In defending his student debt cancellation windfall program, President Biden made a false comparison to the government’s forgiveness of federal loans to hundreds of thousands of small businesses across America during the COVID-19 pandemic. The government forced these businesses to shut down in the first place as the initial waves of the coronavirus surged through the country. The loans were provided to prop up the small businesses and help the affected employees get through the crisis. Forgiving the loans that the government’s sweeping restrictions necessitated was the right thing to do. This unique set of circumstances bears absolutely no resemblance to letting higher education students off the hook for debts they willingly incurred for their own personal economic benefit.
President Biden also claimed that his spending hundreds of billions of additional dollars on yet another government handout program will not have any material impact on inflation. Jason Furman, who served as former President Barack Obama’s economic adviser, disagreed. Mr. Furman said that the expensive giveaway of money with no visible means to pay for it is a “reckless” idea that will pile on a “half-trillion dollars of gasoline on the inflationary fire that is already burning.”
One specific inflationary consequence of concern that even the Biden administration acknowledges involves the potential acceleration of the rate of increase of the cost of higher education tuition that is already outstripping the general rate of inflation.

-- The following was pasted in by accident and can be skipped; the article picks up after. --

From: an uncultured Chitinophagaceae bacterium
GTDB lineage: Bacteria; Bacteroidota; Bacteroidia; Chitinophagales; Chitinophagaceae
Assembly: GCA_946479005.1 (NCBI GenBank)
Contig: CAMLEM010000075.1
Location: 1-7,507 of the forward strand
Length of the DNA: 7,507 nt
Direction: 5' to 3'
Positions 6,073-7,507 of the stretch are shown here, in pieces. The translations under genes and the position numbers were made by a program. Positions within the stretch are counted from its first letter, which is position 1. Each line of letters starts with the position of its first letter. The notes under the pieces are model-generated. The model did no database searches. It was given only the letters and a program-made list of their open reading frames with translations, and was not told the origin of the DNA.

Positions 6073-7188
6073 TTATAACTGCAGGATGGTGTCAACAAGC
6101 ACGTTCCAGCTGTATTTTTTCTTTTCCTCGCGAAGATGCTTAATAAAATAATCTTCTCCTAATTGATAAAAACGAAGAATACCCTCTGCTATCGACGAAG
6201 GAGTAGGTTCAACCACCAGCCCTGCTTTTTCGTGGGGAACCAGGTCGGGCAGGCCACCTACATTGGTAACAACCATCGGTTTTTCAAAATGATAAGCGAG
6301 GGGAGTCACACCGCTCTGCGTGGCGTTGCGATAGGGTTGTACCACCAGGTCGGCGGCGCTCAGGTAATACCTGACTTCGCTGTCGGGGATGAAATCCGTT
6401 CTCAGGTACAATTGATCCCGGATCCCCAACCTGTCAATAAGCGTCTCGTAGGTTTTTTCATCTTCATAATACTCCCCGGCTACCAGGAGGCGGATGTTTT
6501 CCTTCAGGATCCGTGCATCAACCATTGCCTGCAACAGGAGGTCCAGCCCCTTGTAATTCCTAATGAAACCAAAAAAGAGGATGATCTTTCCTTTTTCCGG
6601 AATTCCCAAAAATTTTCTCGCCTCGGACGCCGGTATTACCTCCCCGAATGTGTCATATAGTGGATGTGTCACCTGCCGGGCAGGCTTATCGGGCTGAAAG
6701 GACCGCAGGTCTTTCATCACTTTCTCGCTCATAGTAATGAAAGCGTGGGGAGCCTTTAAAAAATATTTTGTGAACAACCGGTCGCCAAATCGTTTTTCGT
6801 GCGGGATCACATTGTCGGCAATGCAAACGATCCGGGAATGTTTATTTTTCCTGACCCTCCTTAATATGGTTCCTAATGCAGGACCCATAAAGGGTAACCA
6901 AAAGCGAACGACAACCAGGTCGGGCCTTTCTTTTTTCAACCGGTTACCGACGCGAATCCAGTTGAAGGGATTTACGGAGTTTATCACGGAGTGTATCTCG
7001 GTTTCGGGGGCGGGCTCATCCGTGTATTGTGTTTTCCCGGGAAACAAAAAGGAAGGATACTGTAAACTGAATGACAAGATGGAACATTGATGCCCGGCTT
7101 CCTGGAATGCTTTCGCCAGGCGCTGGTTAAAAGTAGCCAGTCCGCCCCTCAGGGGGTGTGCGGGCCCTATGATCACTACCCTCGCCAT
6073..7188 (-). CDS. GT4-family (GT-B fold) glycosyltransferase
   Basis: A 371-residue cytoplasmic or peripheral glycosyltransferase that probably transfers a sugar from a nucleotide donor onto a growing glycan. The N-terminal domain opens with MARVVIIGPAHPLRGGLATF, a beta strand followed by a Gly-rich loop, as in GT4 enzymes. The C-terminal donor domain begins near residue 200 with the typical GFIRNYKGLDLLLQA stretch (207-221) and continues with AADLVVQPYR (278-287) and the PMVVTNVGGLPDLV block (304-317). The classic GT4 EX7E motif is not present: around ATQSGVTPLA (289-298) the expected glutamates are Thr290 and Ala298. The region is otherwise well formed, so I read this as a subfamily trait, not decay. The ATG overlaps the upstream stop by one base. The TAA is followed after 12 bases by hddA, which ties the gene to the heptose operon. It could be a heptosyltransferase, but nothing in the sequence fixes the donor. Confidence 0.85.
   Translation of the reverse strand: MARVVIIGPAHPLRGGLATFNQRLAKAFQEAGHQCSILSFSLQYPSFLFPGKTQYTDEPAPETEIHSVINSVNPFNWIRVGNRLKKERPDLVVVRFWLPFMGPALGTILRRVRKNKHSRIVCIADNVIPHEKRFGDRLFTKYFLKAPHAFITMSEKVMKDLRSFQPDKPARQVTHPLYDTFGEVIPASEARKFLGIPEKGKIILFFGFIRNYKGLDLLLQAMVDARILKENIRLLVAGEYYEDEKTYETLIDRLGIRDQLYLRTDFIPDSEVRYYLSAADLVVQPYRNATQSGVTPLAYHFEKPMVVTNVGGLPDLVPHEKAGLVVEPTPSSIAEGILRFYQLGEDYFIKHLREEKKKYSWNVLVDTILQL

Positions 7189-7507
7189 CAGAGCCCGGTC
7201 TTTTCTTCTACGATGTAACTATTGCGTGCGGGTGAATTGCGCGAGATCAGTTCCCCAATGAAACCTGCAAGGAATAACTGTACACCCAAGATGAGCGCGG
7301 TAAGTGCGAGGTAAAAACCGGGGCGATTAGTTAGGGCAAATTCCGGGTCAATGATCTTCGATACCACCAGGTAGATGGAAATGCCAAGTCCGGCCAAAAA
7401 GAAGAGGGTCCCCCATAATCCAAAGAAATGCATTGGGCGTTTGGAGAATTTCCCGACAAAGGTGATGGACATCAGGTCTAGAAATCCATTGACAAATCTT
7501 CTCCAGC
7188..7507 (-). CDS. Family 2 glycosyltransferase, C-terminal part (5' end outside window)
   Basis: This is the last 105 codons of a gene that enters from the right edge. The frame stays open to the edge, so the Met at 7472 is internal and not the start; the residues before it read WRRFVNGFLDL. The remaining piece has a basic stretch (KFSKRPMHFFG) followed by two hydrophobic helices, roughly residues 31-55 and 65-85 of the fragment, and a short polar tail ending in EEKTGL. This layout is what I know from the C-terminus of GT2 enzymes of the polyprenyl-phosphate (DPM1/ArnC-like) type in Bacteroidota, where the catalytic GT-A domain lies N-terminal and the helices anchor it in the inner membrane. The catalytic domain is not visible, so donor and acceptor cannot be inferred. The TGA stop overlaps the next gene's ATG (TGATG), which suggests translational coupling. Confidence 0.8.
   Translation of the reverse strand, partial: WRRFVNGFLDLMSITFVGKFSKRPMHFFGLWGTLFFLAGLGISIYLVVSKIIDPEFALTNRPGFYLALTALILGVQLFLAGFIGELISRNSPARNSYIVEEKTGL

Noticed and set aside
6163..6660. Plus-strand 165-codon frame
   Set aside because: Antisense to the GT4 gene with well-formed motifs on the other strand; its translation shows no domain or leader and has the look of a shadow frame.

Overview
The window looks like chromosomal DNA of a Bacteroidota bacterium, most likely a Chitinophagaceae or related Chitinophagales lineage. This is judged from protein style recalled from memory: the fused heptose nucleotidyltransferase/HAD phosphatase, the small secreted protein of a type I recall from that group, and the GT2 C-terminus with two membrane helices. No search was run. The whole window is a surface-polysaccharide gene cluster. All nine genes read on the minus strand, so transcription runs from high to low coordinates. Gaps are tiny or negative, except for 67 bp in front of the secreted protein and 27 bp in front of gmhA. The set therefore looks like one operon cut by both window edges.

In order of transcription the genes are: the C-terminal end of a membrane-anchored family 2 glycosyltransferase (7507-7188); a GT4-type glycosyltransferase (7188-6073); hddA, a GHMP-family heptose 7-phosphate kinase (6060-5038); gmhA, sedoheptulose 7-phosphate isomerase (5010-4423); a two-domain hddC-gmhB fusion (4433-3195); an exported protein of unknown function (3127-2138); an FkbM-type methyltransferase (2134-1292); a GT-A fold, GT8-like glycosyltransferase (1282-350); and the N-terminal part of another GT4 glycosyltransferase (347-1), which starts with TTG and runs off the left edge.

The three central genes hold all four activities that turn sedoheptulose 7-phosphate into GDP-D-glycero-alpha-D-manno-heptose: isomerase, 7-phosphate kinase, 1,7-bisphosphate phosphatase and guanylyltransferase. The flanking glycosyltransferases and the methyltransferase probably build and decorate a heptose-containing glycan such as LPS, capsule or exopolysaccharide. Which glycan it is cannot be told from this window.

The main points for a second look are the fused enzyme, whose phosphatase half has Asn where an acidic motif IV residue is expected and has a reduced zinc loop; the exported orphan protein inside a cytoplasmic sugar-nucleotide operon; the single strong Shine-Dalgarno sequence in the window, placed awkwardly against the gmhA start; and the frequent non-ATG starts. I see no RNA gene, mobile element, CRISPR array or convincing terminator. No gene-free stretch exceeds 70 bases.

“Experts warn that schools could easily game the new structure Mr. Biden has created for higher education financing,” the New York Times reported in its analysis of the Biden student loan cancellation plan, “cranking up prices and encouraging students to load up on debt with the expectation that it will never need to be paid in full.”
It is high time that elite colleges and universities with fat endowments dig deeper into their own treasure troves to take care of the financial needs of their students. The presidents of these institutions should take a significant cut in their bloated million dollar-plus compensation packages, with the money saved going to help students in need who would otherwise have to take out more loans to defray their expenses.
Finally, there needs to be more accountability for what the higher education institutions are delivering to their students. It is not acceptable for the students’ dollars and the dollars of taxpayers who are being asked to foot the bill of President Biden’s debt relief plan to be wasted on woke curricula that will not prepare the students adequately for the labor market.
As George Leef, the director of editorial content at the James G. Martin Center for Academic Renewal, wrote last year in an article entitled “College Has Become Merely a Racket” that appeared in the National Review, “College has become a very expensive credentialing mechanism that adds surprisingly little in the way of useful skill and knowledge for students.” He added that federal aid has not given us ‘a more educated workforce’ as promised, “but merely a prodigiously bloated education sector selling increasingly empty credentials.”
President Biden’s latest move to curry favor with young voters and placate his progressive base will only make this problem even worse.